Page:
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Reboots, Remakes and Reunions: is there any original content left or are we forced to try to remake the past

In the wake of Halloween (2018)’s trailer (which looked pretty cool), I can’t help but wonder why we’re rebooting and remaking so many stories. I’m reminded of when Andrew Garfield was cast as the "new" Spiderman. And then, Tom Holland. The uproar. The hate. It (2017). The Star Trek reboots. Top Gun’s getting a sequel. Older sitcoms are getting reunions. We’re revisiting these old universes, these old characters, these old stories. Some of it is nostalgic for the older generations. Some of it is outrageous and insulting. I’m left wondering what will be remade from my youth, fearing who will be the next Iron Man (and crying about it). What’s with the demand for these reunions. Who’s deciding to remake these movies? Are we so scared of the new, we revert back to the old, or are we out of new? Is that well all dried up?

  • This is a great topic and one that's being discussed a lot lately. I'd recommend checking out Lindsey Ellis's video essay on the 30 year cycle. I think it's also worth mentioning that a lot of the most revered achievements in cinematic history are based on books (The Lord of the Rings trilogy, 2001: A Space Odyssey, Nosferatu), folk stories (Snow White and the Seven Dwarfs and most everything else in Disney's repertoire), plays (The Jazz Singer, Casablanca, the vast majority of mid-century movie musicals such as West Side Story-- which, in turn, is based on Romeo and Juliet-- which is based on Ovid's Pyramus and Thisbe, incidentally), and historical events (The Titanic via the sinking of the titular ship, Texas Chainsaw Massacre via the Ed Gein case, Amadeus via the life of Mozart). Adaptation seems to be a fact of art one way or another, but there is something different of films directly adapting and spinning off other important films, as the marketing and viewership is fueled specifically by nostalgia and fandom more than anything else. On an unrelated note, you may want a snappier title for this; what you have currently is a bit of a mouthful, and the phrasing is a little awkward. Maybe limit it to 5-7 words? – TheCropsey 2 years ago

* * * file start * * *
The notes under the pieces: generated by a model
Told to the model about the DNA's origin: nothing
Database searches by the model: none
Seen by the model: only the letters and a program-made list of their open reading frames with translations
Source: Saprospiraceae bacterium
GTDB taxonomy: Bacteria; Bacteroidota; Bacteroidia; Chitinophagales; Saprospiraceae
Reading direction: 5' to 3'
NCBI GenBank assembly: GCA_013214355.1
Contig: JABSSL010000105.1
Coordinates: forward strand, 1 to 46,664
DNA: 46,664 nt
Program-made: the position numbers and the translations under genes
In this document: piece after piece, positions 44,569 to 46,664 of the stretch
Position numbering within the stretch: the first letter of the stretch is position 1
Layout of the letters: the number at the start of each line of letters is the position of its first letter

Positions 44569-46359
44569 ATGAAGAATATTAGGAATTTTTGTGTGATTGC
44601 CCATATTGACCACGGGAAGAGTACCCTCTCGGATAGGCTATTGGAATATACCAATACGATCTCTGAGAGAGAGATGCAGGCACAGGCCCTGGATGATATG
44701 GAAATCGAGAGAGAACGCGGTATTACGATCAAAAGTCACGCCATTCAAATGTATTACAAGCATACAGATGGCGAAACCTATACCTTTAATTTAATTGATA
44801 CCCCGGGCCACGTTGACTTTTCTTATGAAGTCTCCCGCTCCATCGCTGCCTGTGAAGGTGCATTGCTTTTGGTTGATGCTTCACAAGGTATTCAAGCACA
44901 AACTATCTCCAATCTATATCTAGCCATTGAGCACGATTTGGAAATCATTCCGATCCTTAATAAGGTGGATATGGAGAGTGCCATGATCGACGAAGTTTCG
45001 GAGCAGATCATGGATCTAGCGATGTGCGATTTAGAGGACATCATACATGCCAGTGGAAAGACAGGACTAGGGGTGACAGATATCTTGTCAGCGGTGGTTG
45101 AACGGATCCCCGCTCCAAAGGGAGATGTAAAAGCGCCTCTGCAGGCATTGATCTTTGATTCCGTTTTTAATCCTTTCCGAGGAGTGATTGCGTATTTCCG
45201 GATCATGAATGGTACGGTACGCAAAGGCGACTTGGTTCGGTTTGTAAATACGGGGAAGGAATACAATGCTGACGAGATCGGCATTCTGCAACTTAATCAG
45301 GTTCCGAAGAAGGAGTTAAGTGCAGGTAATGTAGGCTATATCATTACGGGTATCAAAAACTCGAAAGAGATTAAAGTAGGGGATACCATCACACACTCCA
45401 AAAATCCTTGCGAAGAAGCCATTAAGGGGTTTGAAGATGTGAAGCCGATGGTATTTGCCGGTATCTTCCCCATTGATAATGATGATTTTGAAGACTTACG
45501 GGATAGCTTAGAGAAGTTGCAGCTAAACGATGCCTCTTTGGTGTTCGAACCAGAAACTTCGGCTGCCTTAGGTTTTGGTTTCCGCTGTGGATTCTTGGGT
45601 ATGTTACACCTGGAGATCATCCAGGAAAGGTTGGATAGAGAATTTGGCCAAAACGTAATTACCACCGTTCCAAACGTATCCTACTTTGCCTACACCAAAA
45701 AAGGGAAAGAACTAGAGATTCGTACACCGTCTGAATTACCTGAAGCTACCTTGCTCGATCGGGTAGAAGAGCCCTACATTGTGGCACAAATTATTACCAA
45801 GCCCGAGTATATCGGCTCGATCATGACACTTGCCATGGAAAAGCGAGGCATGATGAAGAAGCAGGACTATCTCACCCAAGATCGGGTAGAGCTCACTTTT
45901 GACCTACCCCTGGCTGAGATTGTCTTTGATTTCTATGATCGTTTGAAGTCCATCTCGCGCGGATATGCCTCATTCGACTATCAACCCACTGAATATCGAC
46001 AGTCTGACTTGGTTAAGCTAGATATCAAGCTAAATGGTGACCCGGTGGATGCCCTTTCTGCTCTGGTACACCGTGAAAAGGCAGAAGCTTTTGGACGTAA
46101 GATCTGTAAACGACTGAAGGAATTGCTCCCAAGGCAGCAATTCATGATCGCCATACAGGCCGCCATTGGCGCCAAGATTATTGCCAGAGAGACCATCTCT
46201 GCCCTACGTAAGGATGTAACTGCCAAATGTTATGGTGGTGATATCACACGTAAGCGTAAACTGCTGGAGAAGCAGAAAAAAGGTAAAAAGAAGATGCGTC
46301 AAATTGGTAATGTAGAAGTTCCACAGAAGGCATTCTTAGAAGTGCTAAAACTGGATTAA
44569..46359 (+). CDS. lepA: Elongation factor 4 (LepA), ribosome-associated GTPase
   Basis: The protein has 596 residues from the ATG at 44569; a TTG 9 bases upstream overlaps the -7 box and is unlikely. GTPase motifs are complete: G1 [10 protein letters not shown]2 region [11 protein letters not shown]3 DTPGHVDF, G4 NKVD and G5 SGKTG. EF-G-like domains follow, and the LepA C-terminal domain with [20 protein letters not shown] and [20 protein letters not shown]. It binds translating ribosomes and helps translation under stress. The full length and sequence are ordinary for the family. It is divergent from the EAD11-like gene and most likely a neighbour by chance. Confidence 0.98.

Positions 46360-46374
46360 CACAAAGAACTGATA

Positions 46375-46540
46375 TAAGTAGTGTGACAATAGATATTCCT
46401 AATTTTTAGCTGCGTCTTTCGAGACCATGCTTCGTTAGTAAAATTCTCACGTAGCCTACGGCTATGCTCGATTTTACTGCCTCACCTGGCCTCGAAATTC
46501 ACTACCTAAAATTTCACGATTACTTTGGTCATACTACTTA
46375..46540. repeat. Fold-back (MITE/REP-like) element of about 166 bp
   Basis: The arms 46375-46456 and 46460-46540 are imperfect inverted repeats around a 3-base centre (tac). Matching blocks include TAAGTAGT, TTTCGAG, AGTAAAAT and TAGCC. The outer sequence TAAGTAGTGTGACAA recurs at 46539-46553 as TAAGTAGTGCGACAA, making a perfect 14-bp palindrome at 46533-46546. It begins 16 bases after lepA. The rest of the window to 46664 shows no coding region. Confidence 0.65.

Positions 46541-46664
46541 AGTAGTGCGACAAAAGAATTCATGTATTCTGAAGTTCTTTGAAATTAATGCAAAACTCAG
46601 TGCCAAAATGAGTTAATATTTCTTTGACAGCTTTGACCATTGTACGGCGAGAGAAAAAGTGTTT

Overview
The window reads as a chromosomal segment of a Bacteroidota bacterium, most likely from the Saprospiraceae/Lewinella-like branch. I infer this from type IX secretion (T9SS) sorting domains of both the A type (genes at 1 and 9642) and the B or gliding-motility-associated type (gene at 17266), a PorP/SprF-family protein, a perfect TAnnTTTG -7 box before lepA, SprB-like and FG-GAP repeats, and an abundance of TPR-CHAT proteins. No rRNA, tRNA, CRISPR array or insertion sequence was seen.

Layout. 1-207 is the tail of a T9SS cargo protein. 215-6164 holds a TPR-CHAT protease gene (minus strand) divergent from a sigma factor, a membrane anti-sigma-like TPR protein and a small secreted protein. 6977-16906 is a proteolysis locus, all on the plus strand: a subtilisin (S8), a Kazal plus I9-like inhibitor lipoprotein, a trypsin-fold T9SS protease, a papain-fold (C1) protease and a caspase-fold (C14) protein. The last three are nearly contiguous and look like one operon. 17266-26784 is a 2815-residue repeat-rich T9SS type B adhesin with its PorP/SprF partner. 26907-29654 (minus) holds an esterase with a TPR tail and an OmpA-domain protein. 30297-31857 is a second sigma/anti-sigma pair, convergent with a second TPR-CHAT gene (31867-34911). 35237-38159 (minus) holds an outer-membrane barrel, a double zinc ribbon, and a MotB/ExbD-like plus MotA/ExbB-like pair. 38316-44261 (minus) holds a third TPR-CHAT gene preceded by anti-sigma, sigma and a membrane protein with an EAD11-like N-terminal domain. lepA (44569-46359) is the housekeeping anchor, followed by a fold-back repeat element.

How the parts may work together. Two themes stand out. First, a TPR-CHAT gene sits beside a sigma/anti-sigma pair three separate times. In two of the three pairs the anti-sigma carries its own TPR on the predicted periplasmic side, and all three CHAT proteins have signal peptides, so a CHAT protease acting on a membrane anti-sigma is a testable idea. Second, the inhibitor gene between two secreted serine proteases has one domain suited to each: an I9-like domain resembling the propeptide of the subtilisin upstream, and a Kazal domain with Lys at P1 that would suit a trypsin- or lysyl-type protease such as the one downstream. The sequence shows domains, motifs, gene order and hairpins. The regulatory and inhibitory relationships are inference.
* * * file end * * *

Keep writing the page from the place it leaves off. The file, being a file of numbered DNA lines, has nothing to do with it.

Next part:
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  • Very interesting topic, but I would like to put the comic book movies in a different category. Since they are based on characters that pretty much do not age in the original medium (generally speaking, yes, there is Kingdom Come, Batman Beyond etc), they have to be rebooted, i.e. recast, in order to keep on going. You cannot have Superman, who is supposed to not age, being played by the same actor for 20 years. Also, please distinguish between reboot and sequel. The line can be blurry sometimes, but there are distinctions. Battlestar Galactica 2003 was a reboot/re-imagining of the original series, not a sequel. Scream 4 was a sequel, not necessarily a reboot etc. – tanaod 2 years ago
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  • This is definitely an interesting topic. A lot of things that were cool at one point, tend to disappear, and then come back to attract an audience that's nostalgic for that property. Movies are getting more expensive, so past properties with an established audience pose a lesser risk than creating a new idea from the ground up. – cbo1094 2 years ago
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